The child develops a muscular impression of the letter shapes.
- Develop a visual impression and muscular memory of the letter shapes
- Learn the phonic sound and the writing direction of the letter shapes
- Lower-case letters cut out in the finest sandpaper and mounted on card (vowels on blue cards, consonants on pink)
- A container for the letter cards
Control of Error
The difference between the rough and smooth surface of the card
The phonic sounds associated with the letters
In the Montessori method, the sound of the letters is taught before their name. The letter sounds are taught in the three following steps.
(Maria Montessori suggests that you and the child wash hands before starting to clean and “sensitize” your fingertips.)
Step 1. Choose two or three letters that differ in sound and shape and place them face down on the table. Select the first letter and trace over it while giving the sound. Trace the letter a second time. Now, let the child have a turn. Do the same with the other letters.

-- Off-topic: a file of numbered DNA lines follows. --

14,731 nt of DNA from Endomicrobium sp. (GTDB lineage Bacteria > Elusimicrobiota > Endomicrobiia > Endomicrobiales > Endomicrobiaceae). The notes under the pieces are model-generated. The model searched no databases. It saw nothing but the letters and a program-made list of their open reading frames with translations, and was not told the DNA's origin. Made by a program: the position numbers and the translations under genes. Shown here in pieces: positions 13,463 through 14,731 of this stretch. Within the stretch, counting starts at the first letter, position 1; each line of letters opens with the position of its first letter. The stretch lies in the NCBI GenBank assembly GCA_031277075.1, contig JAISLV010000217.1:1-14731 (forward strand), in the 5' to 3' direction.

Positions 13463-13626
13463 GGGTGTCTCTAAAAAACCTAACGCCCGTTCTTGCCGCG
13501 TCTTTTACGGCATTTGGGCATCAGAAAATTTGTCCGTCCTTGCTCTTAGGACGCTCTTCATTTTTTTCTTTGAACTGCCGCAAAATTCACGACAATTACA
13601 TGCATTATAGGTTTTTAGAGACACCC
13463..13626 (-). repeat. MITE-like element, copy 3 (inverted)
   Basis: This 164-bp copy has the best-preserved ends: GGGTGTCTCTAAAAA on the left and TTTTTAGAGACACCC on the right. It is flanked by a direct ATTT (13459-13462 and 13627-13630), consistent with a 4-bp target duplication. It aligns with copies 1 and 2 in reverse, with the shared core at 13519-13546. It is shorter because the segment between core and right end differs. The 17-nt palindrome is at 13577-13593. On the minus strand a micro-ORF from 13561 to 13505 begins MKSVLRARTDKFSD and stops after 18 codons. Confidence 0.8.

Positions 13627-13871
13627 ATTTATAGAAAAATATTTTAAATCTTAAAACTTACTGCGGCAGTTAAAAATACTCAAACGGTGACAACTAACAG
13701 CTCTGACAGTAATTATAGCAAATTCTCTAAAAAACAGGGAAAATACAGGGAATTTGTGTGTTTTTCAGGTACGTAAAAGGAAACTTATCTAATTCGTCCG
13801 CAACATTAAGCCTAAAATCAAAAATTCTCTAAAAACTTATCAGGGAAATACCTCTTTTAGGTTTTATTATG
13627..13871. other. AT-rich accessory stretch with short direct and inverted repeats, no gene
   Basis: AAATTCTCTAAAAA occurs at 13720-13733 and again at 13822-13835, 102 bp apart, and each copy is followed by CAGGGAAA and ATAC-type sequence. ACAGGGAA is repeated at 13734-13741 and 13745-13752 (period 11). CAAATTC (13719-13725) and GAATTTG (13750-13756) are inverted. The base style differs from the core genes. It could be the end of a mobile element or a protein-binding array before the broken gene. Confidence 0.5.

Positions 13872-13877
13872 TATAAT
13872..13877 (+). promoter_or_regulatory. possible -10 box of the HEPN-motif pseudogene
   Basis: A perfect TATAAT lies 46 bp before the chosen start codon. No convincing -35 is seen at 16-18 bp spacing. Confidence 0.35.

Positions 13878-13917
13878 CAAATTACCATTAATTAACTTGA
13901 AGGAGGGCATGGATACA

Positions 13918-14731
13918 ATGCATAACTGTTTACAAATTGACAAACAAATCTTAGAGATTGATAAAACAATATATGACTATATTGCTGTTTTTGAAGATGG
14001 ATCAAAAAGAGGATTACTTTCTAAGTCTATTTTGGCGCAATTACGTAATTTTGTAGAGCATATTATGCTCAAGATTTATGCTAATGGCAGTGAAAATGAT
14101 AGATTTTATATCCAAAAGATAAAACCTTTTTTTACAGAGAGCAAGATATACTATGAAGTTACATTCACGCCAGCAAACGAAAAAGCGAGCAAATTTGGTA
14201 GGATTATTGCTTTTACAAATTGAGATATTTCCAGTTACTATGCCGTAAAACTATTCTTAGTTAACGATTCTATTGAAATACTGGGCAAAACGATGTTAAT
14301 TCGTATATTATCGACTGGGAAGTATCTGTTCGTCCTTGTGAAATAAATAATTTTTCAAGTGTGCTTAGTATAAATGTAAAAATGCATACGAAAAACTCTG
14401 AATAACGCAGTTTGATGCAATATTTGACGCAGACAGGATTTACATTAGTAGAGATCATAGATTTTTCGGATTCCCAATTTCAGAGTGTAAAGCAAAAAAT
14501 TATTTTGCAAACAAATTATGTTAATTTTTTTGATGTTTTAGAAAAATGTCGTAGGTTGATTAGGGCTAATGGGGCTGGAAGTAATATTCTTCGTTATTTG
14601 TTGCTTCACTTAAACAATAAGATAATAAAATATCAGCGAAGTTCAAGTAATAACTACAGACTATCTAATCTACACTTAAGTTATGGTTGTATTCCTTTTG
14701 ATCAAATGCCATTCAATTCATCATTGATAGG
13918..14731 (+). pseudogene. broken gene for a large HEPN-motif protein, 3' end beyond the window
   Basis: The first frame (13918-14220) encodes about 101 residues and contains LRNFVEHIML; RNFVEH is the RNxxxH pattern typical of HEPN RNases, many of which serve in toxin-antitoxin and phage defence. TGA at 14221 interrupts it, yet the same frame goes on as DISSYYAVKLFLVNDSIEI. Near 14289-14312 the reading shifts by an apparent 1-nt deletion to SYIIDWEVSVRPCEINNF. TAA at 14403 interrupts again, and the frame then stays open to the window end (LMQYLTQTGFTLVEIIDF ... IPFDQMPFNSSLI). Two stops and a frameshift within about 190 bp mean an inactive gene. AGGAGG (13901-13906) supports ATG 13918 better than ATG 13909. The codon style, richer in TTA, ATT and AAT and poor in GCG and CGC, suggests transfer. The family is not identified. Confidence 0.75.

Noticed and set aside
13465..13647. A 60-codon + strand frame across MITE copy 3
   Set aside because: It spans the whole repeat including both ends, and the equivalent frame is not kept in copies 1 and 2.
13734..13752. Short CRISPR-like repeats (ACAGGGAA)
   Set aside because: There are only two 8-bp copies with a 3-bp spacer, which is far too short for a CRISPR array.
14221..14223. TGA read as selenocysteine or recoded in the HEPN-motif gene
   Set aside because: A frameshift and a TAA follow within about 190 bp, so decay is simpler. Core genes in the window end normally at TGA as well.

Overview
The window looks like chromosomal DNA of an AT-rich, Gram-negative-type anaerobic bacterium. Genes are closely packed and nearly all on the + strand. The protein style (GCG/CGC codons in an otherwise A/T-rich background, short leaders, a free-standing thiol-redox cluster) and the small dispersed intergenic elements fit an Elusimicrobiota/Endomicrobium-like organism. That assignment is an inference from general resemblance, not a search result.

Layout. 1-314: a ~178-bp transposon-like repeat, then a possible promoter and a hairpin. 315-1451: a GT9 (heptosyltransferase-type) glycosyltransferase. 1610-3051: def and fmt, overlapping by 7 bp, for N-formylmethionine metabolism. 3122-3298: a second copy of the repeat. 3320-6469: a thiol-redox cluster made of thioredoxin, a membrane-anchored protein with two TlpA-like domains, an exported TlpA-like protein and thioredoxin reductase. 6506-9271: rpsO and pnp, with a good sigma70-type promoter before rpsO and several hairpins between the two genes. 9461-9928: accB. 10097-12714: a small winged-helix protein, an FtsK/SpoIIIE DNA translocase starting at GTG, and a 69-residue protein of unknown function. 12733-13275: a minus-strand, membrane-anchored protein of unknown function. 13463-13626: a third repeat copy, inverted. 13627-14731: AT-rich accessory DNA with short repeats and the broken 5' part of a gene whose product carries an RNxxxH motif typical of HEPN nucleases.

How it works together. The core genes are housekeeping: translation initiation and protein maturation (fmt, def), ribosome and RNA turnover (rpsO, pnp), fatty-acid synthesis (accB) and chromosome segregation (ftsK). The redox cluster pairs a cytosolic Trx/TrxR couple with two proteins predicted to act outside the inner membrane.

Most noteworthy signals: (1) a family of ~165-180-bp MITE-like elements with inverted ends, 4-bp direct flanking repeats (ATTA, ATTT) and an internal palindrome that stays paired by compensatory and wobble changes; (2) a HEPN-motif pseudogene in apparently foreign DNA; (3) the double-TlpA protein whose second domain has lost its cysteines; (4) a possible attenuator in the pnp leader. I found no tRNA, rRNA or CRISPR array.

The muscular memory is the most tenacious in a small child and is also the readiest. —Maria Montessori in The Discovery of the Child
Step 2. For a second time, you place the three letters in front of the child and, one letter at a time, you may ask: “Can you trace and show me ‘s’?” Repeat this with the second and the third letter.
Step 3. Once the child is able to associate the sounds with the letters effectively, place the three letters in front of her and ask her to trace and give you the sound. While pointing to the letters, you may ask: “Which is this?”
At this stage the child may wear a blindfold while performing this exercise.
You may like to make the letter cards by yourself. A good quality card and the finest sandpaper will make the letter cards last longer. Drawing a line at the bottom of the card will help the child know which direction the letter goes.
Prepare a tray with fine sand and offer the child plenty of opportunities to practice with the letter formation.
Tracing the letter direction can also be practiced on a small chalk board.
You can also play sound games, such as Simon Says… or you can just invite the children to think of words, giving them their initial sounds.
You may prompt them by saying: “Can you think of/find anything starting with the sound…?”